I was supposed to hit the marketplace on the first but had a few set backs, so another week or two I'll be all good. Had to master the platform, set up the website and wait on the company to update some things - now just setting up the social media, demo accounts, figure out sales presentation, print some business cards/get a haircut/wash my balls/etc and Im off to the races. Pipeline is good enough for now, but great advice I definitely need to stay mindful of where it is at constantly to avoid running out of steam down the line.
Icewahine you might want to hit me up for a sales training session. I'll help you flesh out your product and deliver it in a very powerful way. Slide into my dm's, boy
Yeah, I'd hook up with Manwhore. I think that's a piece that takes a very particular kind of person to help with.
Also- for SMB - crushing that initial pitch is literally 99% of success or failure.
I thought you'd never ask MW :) Was planning on asking sometime soon, I'll hit you up
Nice to have mefist on reserves as well. I know there are a ton of guys in sales from here but not exactly sure many of them are active. I wrote that inital pitch point down btw - super key.
Yeah but that's the thing is that it's so important but even experienced guys typically aren't that great at the actual vocal/verbals associated with it
a quick sales-focused verbals training session with Da whore is a no brainer for sure lol
Love sales and the idea of it. It's so much fun. I'm an audio engineer at the moment, but if I had to pick another path it would be sales for sure.
"Sales is the highest paying hard work, or the lowest paying easy work"
i butchered the quote, but I love it
Yeah, it's a fun gig but it's a lot of hard work. Have to identify the specific things you've done to be successful and be really consistent in replicating those things.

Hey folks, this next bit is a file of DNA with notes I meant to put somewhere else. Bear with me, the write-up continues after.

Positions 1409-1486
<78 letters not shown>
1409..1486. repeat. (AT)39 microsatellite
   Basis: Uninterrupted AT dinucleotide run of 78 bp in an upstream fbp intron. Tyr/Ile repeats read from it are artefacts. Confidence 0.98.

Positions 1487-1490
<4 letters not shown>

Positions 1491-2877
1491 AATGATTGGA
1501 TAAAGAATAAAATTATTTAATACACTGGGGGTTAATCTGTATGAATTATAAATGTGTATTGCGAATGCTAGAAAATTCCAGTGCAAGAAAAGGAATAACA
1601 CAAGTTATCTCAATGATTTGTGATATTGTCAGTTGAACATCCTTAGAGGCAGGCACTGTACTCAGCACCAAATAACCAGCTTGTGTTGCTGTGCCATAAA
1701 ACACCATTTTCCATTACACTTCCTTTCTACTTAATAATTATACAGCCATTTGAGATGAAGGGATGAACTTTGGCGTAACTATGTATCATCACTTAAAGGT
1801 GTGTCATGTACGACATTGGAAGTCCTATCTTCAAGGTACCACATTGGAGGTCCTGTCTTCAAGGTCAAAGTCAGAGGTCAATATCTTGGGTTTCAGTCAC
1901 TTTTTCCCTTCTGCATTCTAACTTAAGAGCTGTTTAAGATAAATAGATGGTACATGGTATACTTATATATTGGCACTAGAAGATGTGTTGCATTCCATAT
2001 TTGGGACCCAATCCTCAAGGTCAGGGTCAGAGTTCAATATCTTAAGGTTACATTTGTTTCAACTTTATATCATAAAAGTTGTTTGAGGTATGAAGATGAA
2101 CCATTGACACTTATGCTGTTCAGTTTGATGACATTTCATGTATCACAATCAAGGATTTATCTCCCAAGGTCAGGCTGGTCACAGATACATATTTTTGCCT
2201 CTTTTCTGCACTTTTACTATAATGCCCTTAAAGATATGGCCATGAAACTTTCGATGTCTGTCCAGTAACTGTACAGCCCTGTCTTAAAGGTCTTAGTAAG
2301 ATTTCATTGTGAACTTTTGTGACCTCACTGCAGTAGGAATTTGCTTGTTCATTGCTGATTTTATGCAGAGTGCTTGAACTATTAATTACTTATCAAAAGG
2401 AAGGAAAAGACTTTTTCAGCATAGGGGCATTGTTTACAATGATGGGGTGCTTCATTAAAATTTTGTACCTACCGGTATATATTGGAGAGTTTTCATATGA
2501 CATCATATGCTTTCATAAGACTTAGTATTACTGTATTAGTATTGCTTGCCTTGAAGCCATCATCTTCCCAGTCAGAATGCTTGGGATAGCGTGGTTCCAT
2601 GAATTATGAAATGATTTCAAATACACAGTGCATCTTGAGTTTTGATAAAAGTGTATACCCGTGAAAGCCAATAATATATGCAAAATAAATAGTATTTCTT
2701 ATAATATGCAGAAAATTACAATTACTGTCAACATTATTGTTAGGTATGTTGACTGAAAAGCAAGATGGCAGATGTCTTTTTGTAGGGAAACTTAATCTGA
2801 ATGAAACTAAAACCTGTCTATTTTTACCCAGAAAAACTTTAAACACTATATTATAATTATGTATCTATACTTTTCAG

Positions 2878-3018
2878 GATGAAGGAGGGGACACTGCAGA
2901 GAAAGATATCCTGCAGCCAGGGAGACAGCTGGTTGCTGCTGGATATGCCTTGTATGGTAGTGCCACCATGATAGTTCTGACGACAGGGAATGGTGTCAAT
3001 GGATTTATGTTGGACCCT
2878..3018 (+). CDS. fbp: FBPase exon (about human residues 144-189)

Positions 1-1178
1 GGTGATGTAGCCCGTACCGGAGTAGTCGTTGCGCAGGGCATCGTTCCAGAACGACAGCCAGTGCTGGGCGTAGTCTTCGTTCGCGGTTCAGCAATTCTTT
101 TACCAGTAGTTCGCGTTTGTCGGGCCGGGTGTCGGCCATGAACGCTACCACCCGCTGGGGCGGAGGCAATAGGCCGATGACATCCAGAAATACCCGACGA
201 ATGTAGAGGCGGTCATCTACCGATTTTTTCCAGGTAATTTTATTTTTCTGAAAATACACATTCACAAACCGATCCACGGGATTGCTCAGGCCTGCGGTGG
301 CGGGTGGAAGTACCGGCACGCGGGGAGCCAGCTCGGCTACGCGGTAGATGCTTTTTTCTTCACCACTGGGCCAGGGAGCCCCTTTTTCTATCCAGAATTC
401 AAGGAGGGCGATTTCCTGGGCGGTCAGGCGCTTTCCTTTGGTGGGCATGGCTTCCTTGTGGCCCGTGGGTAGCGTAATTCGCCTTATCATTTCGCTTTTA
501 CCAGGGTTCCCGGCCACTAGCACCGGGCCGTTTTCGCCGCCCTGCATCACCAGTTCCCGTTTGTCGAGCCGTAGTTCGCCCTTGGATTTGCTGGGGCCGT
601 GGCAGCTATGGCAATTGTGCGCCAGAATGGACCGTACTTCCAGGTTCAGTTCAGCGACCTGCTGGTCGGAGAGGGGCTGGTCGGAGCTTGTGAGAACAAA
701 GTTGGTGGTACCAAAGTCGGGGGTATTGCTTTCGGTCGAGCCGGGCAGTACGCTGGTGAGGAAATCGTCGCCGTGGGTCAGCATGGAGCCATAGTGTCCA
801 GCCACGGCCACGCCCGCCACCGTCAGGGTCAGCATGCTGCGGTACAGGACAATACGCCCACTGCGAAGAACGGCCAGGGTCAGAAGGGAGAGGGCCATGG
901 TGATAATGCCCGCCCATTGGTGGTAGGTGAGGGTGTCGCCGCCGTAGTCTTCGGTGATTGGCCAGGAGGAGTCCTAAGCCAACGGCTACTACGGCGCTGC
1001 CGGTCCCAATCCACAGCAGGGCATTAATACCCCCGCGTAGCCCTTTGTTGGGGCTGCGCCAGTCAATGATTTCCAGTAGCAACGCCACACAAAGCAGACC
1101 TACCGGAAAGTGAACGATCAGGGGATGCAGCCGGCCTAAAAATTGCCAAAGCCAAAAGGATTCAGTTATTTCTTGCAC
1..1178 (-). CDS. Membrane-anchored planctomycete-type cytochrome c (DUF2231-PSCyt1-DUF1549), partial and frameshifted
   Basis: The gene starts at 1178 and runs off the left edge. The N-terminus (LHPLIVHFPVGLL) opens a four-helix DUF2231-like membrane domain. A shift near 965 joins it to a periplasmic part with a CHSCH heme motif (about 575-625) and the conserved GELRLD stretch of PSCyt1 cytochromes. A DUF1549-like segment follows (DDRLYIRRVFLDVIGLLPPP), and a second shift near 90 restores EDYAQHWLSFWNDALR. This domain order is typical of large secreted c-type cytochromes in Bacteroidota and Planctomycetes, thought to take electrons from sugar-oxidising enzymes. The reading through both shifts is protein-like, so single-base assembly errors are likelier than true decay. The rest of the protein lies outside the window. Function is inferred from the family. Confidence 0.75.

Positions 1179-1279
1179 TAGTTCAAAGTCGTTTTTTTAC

I think what really separates the reps who make it in the long-run vs. the reps who don't is a matter of who can stand up to being in the middle of all of the pressure and spotlight.
When you're running point on large, company-changing deals... and even really just when you start to consistently work deals that are averaging 6-figures, the hardest change to adjust to for a lot of reps is constantly being under the spotlight and the pressure that comes with working fewer deals that are worth more. It's high stakes.
You can't melt under the spotlight. You have to see success and want to GRAB it, GOBBLE it up, as opposed to running from it. This sounds like a no-brainer but I've seen reps whose lives are destroyed from the stress.... I mean one of our reps just went to rehab...
It's really easy to think about failure and go, "I don't want to fail, failing sucks-if I fail then I don't get what I want" etc. etc. but flip it around and instead ask yourself.... "What does that fucked up part of me GAIN from failing... what are the benefits of failling?"
Thinking about that question may throw you through a bit of a loop and uncover some blindspots but if you want to be a successful rep who can run big deals then you have to be the kind of person who truly wants to grab a fist-full of success and eat it for breakfast, lunch and dinner. You can't afford to have any piece of you secretly wantintg to fail or secretly afraid to grab the horns and ride the bull until the end...
These are the fucking moments I live for. What I dreamed of when I thought of what sales would be like.